Terrace Martin

Velvet Portraits

In recent years, Terrace Martin has been known as the producer for flourishing hip-hop artists like Kendrick Lamar and YG, but with his most recent release, Velvet Portraits, the saxophonist focuses on the classic sounds of jazz, funk and soul.

The album is Martin’s third leader project, and his most ambitious statement yet. Over the course of 14 tracks, Martin balances instrumental soul-jazz with vocal tunes, showcasing a number of his friends along the way. After the album gets kicking with the sax-and-synth-heavy “Valdez Off Crenshaw,” the funky sounds of “Push,” featuring vocals from Nashville-based artist Tone Trezure, brings things back to earth and sets the pace for the remainder of the album.

“Curly Martin,” named after Martin’s father, who plays drums throughout the record, invites keyboardist Robert Glasper, bassist Thundercat and drummer Ronald Bruner Jr. for one of the album’s most epic jam sessions. It’s followed by the unruffled “Never Enough,” a track that explores the current landscape of r&b with vocalist Tiffany Gouché.

While the appearance of Kendrick would make for easy pop appeal, it’s a virtuous decision for Martin to rely instead on friends in the jazz world and lesser-known vocalists. In fact, there isn’t a single rap verse on the entire record, although some instrumental hip-hop does find its way in.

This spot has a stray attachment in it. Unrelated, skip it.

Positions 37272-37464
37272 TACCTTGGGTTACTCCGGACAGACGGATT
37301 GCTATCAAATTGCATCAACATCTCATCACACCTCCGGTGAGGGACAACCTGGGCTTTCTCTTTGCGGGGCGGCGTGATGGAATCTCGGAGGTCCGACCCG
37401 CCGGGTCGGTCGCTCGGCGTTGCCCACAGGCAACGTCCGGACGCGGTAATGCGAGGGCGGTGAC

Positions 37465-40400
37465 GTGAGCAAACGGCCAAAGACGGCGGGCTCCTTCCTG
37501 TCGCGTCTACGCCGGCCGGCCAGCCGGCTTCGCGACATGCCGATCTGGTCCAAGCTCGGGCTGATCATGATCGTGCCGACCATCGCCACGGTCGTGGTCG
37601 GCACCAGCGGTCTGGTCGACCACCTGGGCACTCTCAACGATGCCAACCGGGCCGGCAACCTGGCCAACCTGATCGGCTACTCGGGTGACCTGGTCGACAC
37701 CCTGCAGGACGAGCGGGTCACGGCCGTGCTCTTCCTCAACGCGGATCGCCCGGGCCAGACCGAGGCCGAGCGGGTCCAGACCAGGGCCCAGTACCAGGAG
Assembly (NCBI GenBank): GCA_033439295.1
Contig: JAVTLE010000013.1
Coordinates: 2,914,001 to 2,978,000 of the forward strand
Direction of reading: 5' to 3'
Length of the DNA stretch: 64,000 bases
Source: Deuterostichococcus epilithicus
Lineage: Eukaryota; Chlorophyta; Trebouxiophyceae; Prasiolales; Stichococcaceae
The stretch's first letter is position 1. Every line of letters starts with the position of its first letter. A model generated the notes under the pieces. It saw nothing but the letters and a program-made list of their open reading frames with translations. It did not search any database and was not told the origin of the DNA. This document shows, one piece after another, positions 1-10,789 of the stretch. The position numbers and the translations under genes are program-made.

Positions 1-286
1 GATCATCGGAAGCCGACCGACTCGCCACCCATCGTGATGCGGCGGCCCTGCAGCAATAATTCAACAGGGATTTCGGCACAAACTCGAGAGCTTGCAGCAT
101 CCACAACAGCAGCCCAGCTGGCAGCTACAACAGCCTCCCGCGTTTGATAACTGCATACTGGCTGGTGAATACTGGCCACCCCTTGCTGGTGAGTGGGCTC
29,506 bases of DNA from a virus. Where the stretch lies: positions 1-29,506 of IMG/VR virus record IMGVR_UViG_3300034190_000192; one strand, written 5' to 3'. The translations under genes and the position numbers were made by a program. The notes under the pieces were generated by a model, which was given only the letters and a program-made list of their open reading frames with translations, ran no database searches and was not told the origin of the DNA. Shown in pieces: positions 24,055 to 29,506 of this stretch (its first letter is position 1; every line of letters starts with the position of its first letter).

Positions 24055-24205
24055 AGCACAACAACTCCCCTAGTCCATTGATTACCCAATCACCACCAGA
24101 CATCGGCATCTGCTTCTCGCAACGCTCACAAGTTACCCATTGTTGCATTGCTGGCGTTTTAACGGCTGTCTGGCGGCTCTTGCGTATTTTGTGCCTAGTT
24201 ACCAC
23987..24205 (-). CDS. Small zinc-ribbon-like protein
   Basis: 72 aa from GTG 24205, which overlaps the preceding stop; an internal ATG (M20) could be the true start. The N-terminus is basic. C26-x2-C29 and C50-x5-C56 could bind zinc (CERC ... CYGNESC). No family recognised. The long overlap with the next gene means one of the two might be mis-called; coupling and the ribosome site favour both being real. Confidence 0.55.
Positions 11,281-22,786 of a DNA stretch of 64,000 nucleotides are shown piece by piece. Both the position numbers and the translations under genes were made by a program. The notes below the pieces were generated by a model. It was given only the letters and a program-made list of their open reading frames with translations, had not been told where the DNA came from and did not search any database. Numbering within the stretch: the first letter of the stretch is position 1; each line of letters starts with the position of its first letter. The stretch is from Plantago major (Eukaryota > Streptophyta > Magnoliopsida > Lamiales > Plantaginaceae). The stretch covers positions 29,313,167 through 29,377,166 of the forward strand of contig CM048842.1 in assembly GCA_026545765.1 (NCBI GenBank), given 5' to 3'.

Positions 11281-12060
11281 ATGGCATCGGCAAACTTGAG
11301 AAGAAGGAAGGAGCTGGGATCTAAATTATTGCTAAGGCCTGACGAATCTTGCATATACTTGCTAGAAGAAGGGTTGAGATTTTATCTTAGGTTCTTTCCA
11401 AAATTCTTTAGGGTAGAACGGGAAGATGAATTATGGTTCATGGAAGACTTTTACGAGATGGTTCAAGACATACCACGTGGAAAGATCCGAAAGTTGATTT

“Turkey Taco” finds a hard-hitting G-funk groove that would have both Dr. Dre and George Clinton bobbing their heads. “Tribe Called West,” which features Miles Ahead-affiliated trumpeter Keyon Harrold, is a number that tips its hat to A Tribe Called Quest, a group that pioneered the jazz-rap sound of the early ’90s, and one that Martin once said was more important to him than The Beatles.

Before this album, Martin was an accomplished producer in the hip-hop world, but had yet to fully realize his potential as a bandleader and composer. Over the course of the album’s 70 minutes, Terrace flexes his skillset in the genres that birthed hip-hop—jazz, funk and soul—while occasionally reminding the listener that he is indeed one of the leading producers in the rap world. You’ll hear shades of Donald Byrd and Curtis Mayfield, but you’ll also pick up on Dr. Dre and Q-Tip.